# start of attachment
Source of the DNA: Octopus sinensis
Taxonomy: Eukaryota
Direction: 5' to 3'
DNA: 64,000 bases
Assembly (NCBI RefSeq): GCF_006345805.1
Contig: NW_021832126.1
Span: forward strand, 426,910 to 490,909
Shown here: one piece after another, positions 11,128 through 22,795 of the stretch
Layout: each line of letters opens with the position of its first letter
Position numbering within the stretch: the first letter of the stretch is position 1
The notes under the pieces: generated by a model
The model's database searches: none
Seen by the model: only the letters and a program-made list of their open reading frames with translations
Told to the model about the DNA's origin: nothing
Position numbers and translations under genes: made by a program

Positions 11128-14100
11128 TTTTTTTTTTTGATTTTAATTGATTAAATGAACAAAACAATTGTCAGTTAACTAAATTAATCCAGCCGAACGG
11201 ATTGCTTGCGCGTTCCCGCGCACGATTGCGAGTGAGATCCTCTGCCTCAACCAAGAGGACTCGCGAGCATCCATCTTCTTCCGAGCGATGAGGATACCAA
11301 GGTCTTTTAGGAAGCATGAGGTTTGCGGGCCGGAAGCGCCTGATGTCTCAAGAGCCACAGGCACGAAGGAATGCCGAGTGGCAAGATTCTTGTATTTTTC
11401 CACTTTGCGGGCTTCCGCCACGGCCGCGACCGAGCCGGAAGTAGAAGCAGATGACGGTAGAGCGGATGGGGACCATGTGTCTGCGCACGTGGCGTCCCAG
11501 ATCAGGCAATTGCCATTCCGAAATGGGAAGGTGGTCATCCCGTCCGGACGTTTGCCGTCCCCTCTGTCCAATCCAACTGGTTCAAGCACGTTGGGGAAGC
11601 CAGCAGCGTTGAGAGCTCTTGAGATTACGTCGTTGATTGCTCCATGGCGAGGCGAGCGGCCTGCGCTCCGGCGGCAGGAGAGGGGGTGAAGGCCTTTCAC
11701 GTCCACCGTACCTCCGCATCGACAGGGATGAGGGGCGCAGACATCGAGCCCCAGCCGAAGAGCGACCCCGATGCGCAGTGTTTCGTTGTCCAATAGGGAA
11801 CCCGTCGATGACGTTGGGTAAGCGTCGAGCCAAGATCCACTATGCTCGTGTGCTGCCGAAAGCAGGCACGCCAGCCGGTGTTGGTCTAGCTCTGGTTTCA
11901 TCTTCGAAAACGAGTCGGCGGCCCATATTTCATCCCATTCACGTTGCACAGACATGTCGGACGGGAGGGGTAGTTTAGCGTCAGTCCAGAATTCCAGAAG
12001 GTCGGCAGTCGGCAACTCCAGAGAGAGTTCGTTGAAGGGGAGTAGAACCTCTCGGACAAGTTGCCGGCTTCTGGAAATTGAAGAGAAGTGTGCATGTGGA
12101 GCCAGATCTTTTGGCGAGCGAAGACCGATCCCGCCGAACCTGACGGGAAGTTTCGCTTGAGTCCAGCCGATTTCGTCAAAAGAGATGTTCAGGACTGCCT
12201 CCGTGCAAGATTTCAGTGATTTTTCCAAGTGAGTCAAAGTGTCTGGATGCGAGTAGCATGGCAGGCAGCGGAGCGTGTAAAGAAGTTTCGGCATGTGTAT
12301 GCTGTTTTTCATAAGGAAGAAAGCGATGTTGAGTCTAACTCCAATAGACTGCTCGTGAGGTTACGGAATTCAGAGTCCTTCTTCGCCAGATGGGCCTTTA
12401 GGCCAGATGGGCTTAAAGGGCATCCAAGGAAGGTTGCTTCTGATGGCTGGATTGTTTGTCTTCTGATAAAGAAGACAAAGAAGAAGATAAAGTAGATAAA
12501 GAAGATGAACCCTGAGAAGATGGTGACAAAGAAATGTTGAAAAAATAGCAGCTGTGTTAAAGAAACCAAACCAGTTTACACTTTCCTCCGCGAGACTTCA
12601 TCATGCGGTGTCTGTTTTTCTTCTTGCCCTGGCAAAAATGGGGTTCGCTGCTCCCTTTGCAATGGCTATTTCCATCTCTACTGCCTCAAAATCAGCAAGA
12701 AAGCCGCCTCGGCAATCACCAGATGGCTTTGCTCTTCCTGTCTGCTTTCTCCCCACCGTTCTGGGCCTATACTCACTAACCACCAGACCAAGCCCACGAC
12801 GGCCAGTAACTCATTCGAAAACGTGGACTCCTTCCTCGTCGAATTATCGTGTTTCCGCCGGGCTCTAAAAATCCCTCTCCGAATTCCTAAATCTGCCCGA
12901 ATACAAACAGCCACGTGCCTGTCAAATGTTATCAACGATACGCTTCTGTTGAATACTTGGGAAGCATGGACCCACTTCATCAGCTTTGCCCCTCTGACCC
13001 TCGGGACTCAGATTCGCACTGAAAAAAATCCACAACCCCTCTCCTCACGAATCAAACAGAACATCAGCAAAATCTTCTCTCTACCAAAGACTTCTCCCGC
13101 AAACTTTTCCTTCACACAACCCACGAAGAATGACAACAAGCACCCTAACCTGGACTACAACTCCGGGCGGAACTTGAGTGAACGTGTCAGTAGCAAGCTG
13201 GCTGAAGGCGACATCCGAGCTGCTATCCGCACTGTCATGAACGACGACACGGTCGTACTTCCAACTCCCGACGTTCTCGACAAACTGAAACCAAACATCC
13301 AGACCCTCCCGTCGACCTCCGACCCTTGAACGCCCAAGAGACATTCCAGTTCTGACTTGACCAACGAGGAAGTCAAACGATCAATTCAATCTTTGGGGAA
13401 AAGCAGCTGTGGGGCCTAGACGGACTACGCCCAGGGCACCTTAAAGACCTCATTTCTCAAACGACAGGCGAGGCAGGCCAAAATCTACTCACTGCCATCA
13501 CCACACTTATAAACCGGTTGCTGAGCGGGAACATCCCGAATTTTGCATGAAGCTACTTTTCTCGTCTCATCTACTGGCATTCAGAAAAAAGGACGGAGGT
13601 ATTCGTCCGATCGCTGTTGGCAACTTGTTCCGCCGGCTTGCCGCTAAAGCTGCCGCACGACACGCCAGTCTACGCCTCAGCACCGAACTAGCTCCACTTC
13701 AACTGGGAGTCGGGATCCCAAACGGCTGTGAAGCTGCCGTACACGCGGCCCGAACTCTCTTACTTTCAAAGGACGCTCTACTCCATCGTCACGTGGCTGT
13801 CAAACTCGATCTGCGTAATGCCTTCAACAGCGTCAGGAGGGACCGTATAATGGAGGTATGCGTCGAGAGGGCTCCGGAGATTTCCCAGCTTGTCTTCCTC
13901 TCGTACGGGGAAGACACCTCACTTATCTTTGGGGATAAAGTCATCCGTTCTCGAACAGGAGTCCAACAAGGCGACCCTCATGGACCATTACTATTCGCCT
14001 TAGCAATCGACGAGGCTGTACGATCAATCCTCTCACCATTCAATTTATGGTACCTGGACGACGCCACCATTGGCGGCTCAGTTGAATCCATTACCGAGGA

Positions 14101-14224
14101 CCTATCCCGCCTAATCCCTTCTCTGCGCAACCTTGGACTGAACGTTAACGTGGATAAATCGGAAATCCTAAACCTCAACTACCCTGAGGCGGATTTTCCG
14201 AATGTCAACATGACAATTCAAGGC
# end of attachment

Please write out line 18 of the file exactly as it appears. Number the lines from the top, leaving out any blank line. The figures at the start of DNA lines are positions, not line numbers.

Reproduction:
11201 ATTGCTTGCGCGTTCCCGCGCACGATTGCGAGTGAGATCCTCTGCCTCAACCAAGAGGACTCGCGAGCATCCATCTTCTTCCGAGCGATGAGGATACCAA